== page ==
V. S. Naipaul has women writers the world over celebrating. After dedicating many years to the pressing question, “can a female author ever be his literary equal?” the famous author has, at last, delivered his surprising verdict: “I don’t think so.” He revealed his findings during an interview, last Tuesday, at London’s Royal Geographic Society.
As the leading authority on this subject, he has a finally tuned ear to the invariable cadences of the female wordsmith: “I read a piece of writing and within a paragraph or two I know whether it is by a woman or not. I think [it is] unequal to me.” For such an outspoken, controversial writer, such circumspection is a welcome change of tone, lending his conclusions added credibility.
His findings have led Naipaul, described in the New York Review of Books as “the greatest living master of English prose,” to a rueful acknowledgement of his own limitations: About Jane Austen, he conceded that he could never “share her sentimental ambitions, her sentimental sense of the world.” Ms. Austen was too busy polishing silver to respond, so British novelist and Man Booker Prize winner Hillary Mantel accepted the white flag in her stead: “Sir Vidia’s admission shows uncommon generosity of spirit.”
Explaining his remarks further, he said, “…inevitably for a woman, she is not a complete master of a house, so that comes over in her writing too.” Lest anyone question the science behind his investigation, he offered, as an example, the work of his former publisher, a woman: “My publisher, who was so good as a taster and editor, when she became a writer, lo and behold, it was all this feminine tosh. I don’t mean this in any unkind way.”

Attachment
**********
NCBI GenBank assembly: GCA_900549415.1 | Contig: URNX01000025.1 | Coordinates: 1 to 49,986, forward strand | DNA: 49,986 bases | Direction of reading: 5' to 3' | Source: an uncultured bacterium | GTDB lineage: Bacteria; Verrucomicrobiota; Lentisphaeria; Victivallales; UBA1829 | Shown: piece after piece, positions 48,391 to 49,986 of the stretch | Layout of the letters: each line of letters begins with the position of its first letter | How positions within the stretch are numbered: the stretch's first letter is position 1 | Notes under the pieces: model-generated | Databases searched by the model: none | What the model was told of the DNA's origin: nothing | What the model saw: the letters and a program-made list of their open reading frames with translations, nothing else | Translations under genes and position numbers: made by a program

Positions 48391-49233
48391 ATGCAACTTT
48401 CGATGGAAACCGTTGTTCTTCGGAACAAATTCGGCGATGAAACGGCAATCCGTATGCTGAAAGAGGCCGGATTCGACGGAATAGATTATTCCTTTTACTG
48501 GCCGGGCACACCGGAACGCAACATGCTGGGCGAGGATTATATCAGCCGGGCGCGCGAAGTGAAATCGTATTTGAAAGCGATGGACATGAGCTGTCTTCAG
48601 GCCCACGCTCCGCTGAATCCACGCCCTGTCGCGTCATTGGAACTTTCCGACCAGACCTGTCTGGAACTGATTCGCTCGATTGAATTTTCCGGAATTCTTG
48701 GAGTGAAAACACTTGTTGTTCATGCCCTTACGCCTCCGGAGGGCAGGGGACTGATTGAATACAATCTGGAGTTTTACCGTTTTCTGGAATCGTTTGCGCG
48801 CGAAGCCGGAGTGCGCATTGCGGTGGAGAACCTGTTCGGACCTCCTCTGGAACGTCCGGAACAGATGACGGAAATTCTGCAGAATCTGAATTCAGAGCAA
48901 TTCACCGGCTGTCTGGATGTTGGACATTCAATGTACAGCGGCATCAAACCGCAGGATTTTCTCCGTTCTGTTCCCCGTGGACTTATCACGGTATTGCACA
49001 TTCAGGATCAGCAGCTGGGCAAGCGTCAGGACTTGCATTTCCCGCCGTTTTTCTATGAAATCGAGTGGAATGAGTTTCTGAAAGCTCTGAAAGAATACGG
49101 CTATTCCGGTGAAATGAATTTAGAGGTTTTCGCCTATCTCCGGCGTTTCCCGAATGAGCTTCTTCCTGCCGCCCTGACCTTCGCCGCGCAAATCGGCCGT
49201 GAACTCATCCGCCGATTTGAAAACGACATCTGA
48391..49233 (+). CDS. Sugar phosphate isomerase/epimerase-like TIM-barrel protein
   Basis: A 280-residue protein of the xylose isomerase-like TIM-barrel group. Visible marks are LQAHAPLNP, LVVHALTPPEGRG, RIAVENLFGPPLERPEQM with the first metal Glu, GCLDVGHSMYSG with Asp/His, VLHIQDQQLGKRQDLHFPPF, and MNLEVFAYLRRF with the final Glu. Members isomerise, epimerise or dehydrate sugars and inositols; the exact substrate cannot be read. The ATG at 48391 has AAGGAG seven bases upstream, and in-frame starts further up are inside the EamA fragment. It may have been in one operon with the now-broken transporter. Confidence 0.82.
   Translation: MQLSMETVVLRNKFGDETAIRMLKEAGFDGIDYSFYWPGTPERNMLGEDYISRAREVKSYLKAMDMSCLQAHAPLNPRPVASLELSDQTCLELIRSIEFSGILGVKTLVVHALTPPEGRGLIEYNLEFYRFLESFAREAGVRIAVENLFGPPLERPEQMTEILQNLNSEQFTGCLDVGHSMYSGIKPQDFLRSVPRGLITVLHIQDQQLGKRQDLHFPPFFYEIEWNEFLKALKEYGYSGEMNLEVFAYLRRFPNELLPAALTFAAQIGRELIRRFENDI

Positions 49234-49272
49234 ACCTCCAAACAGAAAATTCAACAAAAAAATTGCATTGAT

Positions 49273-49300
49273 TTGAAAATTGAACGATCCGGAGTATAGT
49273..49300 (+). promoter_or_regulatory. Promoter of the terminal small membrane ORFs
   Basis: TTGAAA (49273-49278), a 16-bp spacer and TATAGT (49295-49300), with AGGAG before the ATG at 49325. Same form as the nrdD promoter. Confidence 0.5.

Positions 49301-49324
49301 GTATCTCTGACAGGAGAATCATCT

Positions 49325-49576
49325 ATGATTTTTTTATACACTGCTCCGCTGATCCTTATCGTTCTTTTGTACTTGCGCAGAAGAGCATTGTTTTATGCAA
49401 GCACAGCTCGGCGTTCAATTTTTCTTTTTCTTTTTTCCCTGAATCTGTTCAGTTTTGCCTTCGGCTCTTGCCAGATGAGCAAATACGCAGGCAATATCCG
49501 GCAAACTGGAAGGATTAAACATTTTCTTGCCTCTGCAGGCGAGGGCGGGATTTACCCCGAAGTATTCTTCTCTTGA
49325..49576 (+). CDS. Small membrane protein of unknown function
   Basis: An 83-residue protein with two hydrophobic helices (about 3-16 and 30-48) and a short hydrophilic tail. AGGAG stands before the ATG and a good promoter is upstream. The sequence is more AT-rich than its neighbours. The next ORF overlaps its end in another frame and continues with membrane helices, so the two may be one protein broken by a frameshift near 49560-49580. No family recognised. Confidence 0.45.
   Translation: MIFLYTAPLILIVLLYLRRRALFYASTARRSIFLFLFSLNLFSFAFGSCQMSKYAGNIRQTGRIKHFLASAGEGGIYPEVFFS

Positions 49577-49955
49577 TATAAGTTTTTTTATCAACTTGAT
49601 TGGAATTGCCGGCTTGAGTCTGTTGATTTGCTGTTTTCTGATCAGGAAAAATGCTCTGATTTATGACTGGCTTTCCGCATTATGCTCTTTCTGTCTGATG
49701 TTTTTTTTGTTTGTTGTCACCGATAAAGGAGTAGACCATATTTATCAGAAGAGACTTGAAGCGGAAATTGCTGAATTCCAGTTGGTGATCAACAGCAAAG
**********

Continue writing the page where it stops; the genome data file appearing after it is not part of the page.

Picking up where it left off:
Of course, no one is taking it as such. Canadian authoress, Margret Atwood responded, “I think I speak for women writers everywhere in saying Naipaul has lifted a great burden from our shoulders, releasing us from the wholly misguided compulsion to compete with him. What were we all thinking? Finally we can take a deep breath and return to what we do best. That is, feminine tosh.”
Atwood’s compatriot, Alice Munro, frequently mentioned as a Nobel contender herself, seconded Atwood’s comments, adding, “Really, it is a gift to us all, coming from a man with a reputation of such incredible size. When you consider the breathtaking length of his career, the sheer girth of his influence in the world of letters, it is remarkable that he would even take the time for this kind of thoughtful research.”
Two senior Nobel laureates, Doris Lessing and Nadine Gordimer, were eager to weigh in on the announcement. Tossing one of her cats from her lap, Lessing said, “Naipaul is the ideal male writer. Very forthright. He exudes such a strong confidence in his masculinity. Nothing at all to prove in this regard. No hidden pockets of insecurity. Which is why he comes so easily to terms with his superiority to women. Only a man who has superseded his own ego would so unselfconsciously frame the question of his ranking in comparison with other writers, whether men or women.”
Gordimer, famous for her novels depicting the human cost of the tormented South African political climate, has, at the age of eighty-seven, been feeling a particularly feminine need to stay at home. In a telephone interview from her residence in Johannesburg, she offered perhaps the most insightful response to Naipaul’s findings: “Since the early nineteenth century – really following Jane Austen’s example – women writers have been laboring under the belief that their job is to write truthfully about the world they observe. Naipaul has, effectively, put an end to such nonesense: We now understand that Literature is really just a pissing contest, and we women, well, we’re simply not equipped to compete.”
Naipaul’s only notable detractor was a man, Philip Roth. The American writer said he values many women writers. “There are at least a half dozen who are his equal. Two or three who are actually better than him. I’m the one with whom they can’t compete.”
Naipaul, who won the Nobel Prize for Literature in 2001, was not available for further comment.